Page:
If you have not done so recently, maybe it is time to audit your current hotel sales training program and to make sure it is providing your salespeople with the tools they need to succeed in today’s new environment.
What should sales training focus on these days?
Whereas in the past hotel sales training focused mostly on people skills needed for interpersonal sales communications, today’s training needs to be address a much broader range of skill sets. Salespeople of today need to develop a rare combination of both creative and analytical thinking skills. Some salespeople are the stereotypical “left brain analytical thinkers” who focus only on the processes of electronic communications. These people are quick to respond to inquiries but their communications come across as impersonal and generic. They miss opportunities to make their hotel stand out from the competition. Other salespeople are skewed towards being the “right brain creative types” who take the time to connect with customers by phone and to send personalized sales collateral. However many of these types are very disorganized and do a poor job at managing the flood of leads they face daily. They also fall short at follow-up.
Sales training today needs to focus both on process and on people skills. At KTN our hotel sales training addresses both topic areas with equal emphasis, helping people make the best use of whatever sales tracking and lead management systems they have in place, while also training them on practical and easy ways to stand out from the competitors at all steps in the sales cycle. Here are some questions to ask yourself as you review your hotel’s sales training agenda and workshop content.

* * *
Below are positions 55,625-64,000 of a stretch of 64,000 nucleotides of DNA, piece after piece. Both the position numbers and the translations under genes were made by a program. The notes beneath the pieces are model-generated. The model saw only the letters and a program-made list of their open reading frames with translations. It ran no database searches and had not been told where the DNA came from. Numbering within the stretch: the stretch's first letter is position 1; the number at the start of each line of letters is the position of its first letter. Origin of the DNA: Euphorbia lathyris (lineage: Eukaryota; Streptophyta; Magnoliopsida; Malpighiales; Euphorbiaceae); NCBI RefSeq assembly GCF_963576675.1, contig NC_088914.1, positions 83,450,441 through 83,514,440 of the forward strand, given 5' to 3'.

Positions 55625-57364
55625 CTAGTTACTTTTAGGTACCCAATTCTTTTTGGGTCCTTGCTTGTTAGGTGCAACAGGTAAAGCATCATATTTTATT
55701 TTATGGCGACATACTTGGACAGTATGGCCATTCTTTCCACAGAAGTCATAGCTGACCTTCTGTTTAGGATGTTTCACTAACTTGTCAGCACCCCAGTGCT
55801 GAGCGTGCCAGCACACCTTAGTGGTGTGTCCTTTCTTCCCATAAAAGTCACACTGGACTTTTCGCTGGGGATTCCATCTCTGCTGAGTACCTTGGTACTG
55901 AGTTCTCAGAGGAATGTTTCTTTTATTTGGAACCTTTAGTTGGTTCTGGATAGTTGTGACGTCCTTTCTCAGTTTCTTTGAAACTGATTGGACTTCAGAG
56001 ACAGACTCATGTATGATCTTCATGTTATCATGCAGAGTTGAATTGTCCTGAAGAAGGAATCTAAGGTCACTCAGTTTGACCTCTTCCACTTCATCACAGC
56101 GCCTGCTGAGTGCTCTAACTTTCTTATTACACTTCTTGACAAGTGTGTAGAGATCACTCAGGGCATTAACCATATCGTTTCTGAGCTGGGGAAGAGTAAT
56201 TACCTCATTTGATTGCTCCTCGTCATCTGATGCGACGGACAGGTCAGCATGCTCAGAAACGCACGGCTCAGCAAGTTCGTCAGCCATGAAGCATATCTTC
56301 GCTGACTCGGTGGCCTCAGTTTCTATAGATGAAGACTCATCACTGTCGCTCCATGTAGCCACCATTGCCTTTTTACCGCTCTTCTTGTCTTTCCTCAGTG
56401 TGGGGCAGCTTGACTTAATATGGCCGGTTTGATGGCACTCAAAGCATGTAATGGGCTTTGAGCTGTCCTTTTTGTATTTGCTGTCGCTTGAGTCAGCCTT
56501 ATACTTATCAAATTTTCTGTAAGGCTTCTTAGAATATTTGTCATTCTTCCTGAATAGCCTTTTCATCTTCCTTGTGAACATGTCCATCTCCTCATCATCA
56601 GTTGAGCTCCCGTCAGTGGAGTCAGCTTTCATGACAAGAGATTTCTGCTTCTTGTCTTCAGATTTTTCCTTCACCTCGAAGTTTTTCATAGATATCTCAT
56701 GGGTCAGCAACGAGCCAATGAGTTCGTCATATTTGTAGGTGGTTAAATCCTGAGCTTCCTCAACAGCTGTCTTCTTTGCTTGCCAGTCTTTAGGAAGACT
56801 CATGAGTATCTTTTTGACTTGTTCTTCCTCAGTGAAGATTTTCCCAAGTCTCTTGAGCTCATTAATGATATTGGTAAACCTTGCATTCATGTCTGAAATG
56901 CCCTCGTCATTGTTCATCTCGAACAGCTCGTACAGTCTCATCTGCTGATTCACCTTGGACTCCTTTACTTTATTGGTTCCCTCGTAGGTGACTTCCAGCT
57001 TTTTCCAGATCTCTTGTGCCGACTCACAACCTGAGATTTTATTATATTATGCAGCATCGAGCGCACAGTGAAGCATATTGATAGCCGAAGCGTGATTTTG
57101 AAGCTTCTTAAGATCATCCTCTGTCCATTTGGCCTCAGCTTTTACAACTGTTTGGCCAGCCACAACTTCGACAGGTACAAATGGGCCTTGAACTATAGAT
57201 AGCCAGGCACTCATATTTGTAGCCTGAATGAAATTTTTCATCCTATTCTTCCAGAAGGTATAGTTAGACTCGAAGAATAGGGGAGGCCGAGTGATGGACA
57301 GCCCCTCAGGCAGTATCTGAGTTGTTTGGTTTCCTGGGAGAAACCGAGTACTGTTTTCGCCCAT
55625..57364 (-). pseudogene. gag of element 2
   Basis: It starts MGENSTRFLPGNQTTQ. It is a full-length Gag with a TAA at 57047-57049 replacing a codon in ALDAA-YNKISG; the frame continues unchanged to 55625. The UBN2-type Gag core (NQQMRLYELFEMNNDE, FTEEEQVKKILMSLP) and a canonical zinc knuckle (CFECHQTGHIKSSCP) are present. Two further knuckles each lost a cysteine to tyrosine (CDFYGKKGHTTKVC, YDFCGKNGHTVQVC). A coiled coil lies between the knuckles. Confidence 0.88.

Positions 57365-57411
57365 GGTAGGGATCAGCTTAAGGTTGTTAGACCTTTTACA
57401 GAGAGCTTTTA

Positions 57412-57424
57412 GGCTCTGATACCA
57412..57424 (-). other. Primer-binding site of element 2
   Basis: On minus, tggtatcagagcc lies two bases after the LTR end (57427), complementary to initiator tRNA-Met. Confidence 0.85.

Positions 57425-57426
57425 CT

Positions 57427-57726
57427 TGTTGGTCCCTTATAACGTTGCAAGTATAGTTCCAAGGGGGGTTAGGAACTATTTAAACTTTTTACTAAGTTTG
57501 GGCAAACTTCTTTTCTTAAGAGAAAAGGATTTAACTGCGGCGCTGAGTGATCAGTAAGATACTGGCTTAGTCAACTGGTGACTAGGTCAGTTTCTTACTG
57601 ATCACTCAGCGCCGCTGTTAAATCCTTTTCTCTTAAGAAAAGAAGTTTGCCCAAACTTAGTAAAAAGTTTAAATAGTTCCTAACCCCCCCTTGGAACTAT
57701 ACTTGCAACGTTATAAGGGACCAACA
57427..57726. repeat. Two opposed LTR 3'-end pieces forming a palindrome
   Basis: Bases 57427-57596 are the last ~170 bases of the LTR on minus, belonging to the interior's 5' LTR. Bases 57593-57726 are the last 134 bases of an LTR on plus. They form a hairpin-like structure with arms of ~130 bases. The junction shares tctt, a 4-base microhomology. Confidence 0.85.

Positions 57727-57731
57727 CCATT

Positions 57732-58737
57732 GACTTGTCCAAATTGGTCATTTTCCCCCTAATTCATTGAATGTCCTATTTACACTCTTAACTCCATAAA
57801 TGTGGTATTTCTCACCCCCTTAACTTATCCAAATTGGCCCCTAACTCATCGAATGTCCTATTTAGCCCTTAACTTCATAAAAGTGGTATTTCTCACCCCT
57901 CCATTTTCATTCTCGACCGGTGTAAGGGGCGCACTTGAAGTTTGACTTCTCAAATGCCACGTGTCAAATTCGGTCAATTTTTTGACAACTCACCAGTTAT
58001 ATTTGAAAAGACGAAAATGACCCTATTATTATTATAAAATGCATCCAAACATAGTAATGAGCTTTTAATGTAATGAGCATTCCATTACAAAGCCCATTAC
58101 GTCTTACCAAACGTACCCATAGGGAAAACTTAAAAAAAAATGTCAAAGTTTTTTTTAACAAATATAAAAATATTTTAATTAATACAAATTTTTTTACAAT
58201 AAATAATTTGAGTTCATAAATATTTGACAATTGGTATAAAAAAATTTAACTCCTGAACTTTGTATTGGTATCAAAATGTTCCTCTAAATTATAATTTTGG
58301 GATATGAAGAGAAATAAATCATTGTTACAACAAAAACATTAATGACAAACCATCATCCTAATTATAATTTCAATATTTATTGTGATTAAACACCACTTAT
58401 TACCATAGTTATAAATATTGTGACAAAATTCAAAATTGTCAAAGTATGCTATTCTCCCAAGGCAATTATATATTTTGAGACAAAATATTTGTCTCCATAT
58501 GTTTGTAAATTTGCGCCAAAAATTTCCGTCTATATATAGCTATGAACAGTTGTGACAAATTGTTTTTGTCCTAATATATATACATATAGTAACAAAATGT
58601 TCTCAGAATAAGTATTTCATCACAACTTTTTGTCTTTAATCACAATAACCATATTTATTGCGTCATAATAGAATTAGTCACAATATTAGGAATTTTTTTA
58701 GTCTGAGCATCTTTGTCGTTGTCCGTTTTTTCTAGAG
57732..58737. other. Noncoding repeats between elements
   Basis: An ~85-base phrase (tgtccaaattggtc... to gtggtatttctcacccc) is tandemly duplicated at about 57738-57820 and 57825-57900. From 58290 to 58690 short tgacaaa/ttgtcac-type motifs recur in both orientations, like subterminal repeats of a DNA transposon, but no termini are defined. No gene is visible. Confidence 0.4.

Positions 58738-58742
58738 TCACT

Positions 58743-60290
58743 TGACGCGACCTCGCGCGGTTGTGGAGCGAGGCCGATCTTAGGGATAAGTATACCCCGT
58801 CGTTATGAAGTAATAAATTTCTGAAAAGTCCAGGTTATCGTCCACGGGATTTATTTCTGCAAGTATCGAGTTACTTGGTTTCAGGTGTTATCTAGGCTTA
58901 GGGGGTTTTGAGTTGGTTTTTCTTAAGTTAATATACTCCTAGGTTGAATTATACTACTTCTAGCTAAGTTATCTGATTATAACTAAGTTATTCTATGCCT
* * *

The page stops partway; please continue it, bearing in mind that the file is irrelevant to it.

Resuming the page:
- Does my sales training help my people understand how to best organize their lead steam processes? Is it integrated with the technology systems we have in place?
- Do we emphasize how to sort and prioritize incoming leads and to determine if it is a good fit?
- Do we help them manage the sometimes overwhelming amount of electronic communications?
- Does our sales training show our people how to stand out from all of the other hotels that are responding electronically?
- Do we encourage some “old school” methods such as making phone calls and sending handwritten notes?
- Do we train people on skills that match they processes they actually can use, such as how to best use online meeting tools when site visits are not possible?
- Does our training address the fact that the meeting planner has most likely already seen our online pictures and read the lists of features, and therefore benefit selling to “narrate the pictures” is more important than ever before?
- Do we emphasize the use of innovative sales follow-up tools such as Skype video messages and video emails?
When it comes to hotel sales, its easy to stand out from the competition these days. Make sure your hotel sales training gives your team the tools to be not only the most efficient in responding, but also the most creative and most personalized people to deal with at each step in the sales process.